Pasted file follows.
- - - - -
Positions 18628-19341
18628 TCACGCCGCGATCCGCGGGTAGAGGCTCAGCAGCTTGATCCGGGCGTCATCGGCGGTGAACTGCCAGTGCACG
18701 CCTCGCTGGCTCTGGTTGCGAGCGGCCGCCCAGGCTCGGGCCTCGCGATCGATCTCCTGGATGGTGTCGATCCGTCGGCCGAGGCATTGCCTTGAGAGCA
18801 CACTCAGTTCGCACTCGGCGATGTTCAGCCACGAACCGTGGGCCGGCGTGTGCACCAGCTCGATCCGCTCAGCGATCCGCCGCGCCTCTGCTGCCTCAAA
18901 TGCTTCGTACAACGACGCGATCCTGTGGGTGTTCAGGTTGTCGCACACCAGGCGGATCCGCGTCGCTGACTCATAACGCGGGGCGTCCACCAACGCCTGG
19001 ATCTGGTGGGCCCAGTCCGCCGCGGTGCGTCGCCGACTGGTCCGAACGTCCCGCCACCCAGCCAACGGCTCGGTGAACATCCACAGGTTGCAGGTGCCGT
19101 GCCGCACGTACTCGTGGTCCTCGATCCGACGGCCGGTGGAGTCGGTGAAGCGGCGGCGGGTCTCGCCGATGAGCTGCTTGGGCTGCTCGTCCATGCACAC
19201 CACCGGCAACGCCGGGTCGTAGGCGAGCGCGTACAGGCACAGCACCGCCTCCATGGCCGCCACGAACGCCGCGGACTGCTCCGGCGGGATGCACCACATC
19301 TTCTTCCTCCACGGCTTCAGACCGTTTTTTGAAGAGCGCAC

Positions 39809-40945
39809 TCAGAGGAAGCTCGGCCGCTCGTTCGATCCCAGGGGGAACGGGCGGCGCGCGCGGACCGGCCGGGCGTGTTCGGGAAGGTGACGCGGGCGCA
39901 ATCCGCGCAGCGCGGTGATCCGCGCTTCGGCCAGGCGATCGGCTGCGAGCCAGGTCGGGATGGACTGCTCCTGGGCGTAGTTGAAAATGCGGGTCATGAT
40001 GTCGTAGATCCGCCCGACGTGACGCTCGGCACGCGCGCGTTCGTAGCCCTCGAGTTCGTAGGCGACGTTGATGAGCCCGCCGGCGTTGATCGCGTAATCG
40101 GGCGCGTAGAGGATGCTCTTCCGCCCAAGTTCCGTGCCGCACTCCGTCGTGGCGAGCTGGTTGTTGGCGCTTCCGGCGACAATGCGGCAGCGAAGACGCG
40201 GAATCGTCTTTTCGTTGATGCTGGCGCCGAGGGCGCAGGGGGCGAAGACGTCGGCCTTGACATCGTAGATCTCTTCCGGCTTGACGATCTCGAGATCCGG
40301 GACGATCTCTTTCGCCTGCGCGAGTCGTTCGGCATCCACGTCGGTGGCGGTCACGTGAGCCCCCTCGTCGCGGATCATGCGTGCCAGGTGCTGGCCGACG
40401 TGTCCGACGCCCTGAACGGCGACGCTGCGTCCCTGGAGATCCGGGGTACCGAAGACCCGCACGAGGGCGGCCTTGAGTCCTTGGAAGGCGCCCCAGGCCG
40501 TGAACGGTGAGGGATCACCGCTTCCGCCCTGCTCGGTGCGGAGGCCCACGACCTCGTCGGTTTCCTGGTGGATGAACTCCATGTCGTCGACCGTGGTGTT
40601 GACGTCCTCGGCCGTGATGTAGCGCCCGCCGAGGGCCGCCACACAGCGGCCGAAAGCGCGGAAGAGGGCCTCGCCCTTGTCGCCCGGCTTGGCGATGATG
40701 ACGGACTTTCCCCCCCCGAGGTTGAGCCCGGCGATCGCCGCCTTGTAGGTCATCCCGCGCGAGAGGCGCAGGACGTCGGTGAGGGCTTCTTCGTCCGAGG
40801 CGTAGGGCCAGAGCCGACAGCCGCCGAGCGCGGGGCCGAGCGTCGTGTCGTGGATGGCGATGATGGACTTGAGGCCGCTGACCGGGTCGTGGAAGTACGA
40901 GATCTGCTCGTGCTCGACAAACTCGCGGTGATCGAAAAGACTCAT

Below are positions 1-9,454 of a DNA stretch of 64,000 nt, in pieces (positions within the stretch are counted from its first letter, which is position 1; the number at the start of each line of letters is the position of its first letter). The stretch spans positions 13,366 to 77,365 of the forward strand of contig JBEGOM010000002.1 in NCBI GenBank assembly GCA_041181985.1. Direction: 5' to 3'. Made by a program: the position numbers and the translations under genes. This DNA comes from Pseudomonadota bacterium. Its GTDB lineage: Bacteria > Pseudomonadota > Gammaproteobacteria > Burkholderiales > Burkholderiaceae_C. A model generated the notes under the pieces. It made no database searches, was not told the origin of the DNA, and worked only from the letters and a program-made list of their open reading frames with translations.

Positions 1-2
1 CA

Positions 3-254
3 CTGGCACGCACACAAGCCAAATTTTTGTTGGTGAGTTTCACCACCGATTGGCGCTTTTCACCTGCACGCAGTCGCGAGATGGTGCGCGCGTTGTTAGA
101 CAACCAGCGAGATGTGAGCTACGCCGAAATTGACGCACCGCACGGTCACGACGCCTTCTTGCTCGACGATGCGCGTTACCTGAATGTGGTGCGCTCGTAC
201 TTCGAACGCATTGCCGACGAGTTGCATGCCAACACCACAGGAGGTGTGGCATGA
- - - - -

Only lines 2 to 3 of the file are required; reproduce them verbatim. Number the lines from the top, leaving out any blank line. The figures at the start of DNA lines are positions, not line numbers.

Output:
18628 TCACGCCGCGATCCGCGGGTAGAGGCTCAGCAGCTTGATCCGGGCGTCATCGGCGGTGAACTGCCAGTGCACG
18701 CCTCGCTGGCTCTGGTTGCGAGCGGCCGCCCAGGCTCGGGCCTCGCGATCGATCTCCTGGATGGTGTCGATCCGTCGGCCGAGGCATTGCCTTGAGAGCA